It's not a bad idea to pick up with the '80s workplace drama where it all began, so here's the pilot for Hill Street Blues, Hill Street Station. The first two seasons are available on Hulu, and the second season, in particular, is worth a watch. Hill Street was famous for how it created a whole NEIGHBORHOOD that its precinct was at the center of, and you start to get a sense of that neighborhood in this pilot, as well as for the terrific characters the show boasted.

I go back and forth on whether or not Hill Street or St. Elsewhere is my favorite of the '80s workplace dramas. While Hill Street was obviously more influential, St. Elsewhere has always been a show I've cottoned to more PERSONALLY (though, obviously, I think the world of both shows). This episode shows how St. Elsewhere integrated serious issues of the day (homelessness in this one) rather organically. The whole first season is available on Hulu.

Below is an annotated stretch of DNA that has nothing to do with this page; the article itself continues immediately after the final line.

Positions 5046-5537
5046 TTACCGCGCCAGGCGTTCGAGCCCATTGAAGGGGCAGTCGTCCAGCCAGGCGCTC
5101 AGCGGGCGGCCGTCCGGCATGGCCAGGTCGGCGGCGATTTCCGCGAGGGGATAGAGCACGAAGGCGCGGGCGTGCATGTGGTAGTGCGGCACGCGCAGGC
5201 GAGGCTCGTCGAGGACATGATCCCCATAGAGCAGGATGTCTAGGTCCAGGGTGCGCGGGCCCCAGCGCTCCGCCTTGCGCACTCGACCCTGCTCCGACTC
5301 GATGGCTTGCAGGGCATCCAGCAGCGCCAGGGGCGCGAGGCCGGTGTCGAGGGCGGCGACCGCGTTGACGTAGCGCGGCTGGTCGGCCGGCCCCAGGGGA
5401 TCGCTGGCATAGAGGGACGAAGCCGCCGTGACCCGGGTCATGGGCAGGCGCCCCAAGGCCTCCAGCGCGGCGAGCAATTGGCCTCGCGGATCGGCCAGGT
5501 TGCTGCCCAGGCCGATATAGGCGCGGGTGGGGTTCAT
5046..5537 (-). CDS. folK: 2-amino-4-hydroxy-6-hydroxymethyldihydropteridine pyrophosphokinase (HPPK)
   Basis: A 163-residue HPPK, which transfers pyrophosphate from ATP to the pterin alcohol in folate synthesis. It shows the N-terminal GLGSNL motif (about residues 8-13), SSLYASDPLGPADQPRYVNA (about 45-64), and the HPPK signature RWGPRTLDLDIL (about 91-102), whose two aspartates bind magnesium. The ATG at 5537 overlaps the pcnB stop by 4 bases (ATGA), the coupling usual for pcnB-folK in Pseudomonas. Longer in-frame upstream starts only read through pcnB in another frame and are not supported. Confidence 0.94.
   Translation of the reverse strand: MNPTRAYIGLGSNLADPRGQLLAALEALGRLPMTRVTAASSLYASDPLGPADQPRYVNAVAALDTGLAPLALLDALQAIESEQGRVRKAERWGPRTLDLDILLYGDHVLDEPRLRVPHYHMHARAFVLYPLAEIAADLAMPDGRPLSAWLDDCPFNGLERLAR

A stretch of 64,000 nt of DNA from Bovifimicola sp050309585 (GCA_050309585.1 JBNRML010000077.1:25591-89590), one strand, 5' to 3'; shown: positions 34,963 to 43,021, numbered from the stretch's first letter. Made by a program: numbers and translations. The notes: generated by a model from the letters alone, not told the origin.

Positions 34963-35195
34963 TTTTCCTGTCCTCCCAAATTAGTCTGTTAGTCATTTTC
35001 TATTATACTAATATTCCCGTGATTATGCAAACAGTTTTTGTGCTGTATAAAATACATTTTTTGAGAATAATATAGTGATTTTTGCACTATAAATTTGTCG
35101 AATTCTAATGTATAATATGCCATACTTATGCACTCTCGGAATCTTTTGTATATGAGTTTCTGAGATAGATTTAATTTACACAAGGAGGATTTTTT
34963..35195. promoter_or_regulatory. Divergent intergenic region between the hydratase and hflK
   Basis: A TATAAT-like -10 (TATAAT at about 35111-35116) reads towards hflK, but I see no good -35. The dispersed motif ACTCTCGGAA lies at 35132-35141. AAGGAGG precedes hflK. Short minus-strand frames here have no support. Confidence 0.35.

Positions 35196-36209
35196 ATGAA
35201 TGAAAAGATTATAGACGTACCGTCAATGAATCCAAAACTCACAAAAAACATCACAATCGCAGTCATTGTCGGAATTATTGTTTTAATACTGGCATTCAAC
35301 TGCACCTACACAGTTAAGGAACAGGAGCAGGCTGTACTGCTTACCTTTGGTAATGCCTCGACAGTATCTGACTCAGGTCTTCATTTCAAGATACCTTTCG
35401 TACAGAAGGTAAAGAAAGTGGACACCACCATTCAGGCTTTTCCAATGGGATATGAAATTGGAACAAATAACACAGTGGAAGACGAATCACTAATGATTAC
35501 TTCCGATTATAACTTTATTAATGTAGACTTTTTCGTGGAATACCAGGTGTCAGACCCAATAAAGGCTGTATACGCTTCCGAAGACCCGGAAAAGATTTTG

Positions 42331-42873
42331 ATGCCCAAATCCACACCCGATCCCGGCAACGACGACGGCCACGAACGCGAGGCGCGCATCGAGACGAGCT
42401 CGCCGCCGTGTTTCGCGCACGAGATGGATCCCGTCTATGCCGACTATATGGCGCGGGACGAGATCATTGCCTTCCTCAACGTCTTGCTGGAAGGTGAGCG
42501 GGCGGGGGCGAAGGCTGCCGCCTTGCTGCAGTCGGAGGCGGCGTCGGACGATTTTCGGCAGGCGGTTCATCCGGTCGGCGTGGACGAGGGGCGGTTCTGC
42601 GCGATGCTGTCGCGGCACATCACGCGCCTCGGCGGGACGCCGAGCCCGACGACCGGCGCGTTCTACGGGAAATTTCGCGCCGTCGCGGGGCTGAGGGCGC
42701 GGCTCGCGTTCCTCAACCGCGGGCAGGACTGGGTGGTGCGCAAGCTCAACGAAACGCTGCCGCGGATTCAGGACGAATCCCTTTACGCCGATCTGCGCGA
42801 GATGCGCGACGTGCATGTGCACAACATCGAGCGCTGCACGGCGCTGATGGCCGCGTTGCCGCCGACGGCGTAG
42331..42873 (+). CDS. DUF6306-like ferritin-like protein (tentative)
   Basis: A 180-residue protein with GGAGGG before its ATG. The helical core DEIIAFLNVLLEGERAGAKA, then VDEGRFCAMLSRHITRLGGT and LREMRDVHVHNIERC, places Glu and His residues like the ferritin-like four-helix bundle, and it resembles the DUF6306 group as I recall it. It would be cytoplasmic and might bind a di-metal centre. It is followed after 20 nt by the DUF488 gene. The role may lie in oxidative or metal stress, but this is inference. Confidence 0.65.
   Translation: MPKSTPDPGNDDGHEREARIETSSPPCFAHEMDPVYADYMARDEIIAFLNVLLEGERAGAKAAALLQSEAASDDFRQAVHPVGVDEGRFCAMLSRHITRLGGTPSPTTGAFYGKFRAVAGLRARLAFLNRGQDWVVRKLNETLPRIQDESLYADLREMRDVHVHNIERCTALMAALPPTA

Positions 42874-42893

Finally, because Hulu has no examples of LA Law, here's a pretty good episode of The Practice -- its first season finale, in fact, wherein David E. Kelley set aside most of his showy tendencies to just sink his teeth into a meaty story. Granted, as the show went on, it got more and more ridiculous, to the point where it spun off Boston Legal, but in its first two or three seasons, The Practice was solid television.

So which workplaces would you like to see dramas set in? And are there any series on TV today that seem to borrow this template more thoroughly? Or am I the only one longing for the return of the '80s workplace drama?

Tomorrow: Why Fringe needs more commercials.

1 comment:

Jennifer said...

Heh, thanks. I'll check it out when you put it up :)